Category Archive: CMS

  1. Content Management Systems

    Leave a Comment

    The majority of websites have some way for clients to manage their content, either every aspect of the site or certain parts of it, and too often this fact is almost forgotten and it has a detrimental effect on the site overall.

    How many times are sites built and then a cms hastily handed over to the client laden with options allowing them to change a number of styles including font-sizes, line-heights, colors etc after these have all been carefully considered and crafted in the CSS already?

    I’ve heard the words “they’ve ruined it” way too many times after a client has been given access and a large part of the blame for that is down to us as developers and project managers for not providing adequate information and systems in place. Sites designed way before seeing any content or content samples, or tinymce packed with every option under the sun allowing for all sorts of styles to be applied inline overwriting our hard work. We need to take ownership of our sites and restrict the options available to website owners as well as providing adequate training to clients so that they get the best use out of the site. It’s not just their site that will suffer, our businesses suffer as the wee link at the bottom of the page tells every visitor who built it and poorly presented information reflects on us as well as the client.

    Next time a client “ruins” a site through the CMS, really question if it’s them who’ve failed or us for not providing an adequate service.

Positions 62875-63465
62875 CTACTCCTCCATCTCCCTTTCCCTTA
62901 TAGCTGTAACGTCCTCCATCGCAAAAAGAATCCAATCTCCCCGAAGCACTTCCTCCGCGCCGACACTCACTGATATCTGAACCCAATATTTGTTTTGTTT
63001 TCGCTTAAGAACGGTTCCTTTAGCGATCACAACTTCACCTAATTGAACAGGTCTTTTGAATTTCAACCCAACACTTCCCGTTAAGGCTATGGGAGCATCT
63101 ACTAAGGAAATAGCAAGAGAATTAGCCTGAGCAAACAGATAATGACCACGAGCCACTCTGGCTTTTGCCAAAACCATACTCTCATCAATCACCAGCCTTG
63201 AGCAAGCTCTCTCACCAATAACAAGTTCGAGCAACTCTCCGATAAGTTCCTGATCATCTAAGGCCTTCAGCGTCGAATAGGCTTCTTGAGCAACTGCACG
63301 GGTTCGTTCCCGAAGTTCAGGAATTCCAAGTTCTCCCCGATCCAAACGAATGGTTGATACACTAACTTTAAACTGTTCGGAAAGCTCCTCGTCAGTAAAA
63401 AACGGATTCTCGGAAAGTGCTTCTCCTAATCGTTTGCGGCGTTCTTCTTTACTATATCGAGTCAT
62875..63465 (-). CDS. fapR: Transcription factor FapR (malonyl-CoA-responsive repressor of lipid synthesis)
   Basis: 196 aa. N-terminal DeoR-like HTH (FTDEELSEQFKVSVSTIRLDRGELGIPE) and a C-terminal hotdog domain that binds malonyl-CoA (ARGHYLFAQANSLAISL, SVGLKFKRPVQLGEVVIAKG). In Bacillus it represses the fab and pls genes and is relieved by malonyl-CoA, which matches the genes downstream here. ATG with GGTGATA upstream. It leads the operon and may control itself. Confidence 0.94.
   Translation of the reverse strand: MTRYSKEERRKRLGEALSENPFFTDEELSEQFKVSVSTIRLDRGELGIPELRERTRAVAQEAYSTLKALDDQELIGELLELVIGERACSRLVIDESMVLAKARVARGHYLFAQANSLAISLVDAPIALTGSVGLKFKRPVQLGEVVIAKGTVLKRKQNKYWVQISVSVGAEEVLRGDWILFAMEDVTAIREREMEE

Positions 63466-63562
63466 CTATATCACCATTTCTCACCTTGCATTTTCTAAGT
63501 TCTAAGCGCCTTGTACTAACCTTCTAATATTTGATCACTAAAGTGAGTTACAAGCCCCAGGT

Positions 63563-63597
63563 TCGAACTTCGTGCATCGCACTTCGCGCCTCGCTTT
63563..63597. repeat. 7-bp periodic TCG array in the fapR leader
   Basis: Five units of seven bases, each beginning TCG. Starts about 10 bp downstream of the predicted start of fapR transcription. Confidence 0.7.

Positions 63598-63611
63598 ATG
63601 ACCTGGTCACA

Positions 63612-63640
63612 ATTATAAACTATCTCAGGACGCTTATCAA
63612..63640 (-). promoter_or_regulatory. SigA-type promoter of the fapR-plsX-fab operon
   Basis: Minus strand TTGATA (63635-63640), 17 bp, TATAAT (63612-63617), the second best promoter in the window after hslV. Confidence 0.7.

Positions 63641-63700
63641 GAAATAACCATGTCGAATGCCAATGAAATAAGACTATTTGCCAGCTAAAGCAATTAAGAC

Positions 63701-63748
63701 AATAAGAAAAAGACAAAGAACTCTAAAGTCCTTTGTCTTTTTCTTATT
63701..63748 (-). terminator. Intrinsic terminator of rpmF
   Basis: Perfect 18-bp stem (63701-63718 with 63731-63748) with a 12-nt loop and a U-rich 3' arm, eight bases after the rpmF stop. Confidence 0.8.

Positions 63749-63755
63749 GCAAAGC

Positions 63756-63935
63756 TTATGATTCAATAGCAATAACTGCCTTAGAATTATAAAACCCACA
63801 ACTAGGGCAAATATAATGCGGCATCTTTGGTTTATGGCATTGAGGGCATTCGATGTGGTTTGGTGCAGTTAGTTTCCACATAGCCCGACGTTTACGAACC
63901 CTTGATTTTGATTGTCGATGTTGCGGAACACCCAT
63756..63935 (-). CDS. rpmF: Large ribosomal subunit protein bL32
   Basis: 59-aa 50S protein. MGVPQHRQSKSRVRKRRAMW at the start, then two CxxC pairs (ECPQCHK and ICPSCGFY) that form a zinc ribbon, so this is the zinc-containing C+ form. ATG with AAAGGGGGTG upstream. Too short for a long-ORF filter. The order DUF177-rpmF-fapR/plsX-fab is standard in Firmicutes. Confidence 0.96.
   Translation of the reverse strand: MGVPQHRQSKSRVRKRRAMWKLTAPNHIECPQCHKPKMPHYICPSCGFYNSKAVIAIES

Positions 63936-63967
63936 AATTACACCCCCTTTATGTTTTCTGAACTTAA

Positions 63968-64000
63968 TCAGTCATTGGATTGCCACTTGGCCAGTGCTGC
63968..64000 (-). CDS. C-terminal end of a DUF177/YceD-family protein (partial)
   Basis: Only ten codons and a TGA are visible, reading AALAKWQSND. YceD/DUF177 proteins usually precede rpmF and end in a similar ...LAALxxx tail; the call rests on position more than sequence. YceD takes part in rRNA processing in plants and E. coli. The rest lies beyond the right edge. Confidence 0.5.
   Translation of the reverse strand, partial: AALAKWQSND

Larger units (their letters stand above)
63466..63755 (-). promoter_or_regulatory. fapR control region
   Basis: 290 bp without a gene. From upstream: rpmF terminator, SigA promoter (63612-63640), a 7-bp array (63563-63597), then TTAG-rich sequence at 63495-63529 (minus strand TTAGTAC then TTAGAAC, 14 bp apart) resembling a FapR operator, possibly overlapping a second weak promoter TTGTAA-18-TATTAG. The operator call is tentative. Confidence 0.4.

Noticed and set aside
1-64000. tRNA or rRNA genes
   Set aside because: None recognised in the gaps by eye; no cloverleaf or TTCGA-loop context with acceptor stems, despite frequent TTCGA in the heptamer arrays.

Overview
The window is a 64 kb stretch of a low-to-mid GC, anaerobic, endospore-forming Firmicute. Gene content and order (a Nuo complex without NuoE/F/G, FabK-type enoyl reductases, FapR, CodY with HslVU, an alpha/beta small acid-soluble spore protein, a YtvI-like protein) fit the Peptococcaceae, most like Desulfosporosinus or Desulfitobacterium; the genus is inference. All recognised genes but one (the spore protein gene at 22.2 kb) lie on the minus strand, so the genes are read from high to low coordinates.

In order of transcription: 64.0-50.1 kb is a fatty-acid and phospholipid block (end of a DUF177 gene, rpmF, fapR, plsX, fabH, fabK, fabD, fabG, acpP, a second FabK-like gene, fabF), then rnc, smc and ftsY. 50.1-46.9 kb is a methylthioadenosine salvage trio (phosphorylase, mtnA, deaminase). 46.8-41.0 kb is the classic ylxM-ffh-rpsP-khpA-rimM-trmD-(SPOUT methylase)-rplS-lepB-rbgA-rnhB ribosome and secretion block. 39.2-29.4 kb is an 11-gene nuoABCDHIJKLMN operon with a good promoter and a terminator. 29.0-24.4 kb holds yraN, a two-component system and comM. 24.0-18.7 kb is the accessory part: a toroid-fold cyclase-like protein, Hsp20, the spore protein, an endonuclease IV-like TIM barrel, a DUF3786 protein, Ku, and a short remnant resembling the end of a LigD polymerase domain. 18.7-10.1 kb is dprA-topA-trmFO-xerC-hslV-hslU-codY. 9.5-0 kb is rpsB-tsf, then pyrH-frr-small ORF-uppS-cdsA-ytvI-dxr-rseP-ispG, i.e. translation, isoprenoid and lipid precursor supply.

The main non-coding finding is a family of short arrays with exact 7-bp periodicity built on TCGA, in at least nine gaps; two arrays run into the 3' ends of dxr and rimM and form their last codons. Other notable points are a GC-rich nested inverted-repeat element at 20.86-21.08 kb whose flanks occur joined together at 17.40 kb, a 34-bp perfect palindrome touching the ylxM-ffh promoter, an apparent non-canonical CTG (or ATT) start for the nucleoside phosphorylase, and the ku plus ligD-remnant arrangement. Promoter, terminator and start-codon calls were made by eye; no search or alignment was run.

2. Drupal 7 Alpha

    Leave a Comment

    Drupal 7 Alpha

    Drupal and WordPress are the two Content Management Systems I use regularly when developing sites, and as WordPress updates to 2.9.1, Drupal has recently released the alpha version of the upcoming Drupal 7. Having heard a lot about the progress over the last few months, and of the contribution to the D7UX project by Mark Boulton, I was curious to see what the alpha version would be like and yesterday I downloaded a copy to play with in a local environment and there are a few major noticeable differences from previous versions straight away.


  3. Drupal Hosting

    Leave a Comment

    What do you look for in a good Drupal hosting service? Do you prefer high levels of bandwidth to cope with the bustling empire  of communities you moderate or is functionality such as .htaccess access or is mod rewrite more important in order to enable clean URLs in order to remove the horrible “?=” from URLs more important?

    I’ve recently begun to research hosting options that are capable of handling a high number of databases (unlimited preferrably) in order to cope with several Drupal and WordPress installations whilst still leaving room for expansion as well as providing a reseller function and was overwhelmed with the options available at first. A quick search on brought me to a list of hosts that was created in 2007 and continues through almost to the present day with endless discussion of various hosts and their features which didn’t seem conclusive either way on any host.

    I must admit that is one thing that bugs me about Drupal that some of the documentation leaves a lot to be desired. To me, hosting is a basic requirement and recommendations are commonly requested, but the biggest list is a forum topic which goes on forever it seems. There are other examples where it falls down quite badly, where all it would take is a bit more organisation for the contributors to post documents in a clearer manner for noobs like myself to discover easily.

    So, to sum up, does anyone out there have recommendations for a good reseller hosting account capable of handling multiple WordPress and Drupal (as well as Moodle, Ning and various other software items) installations?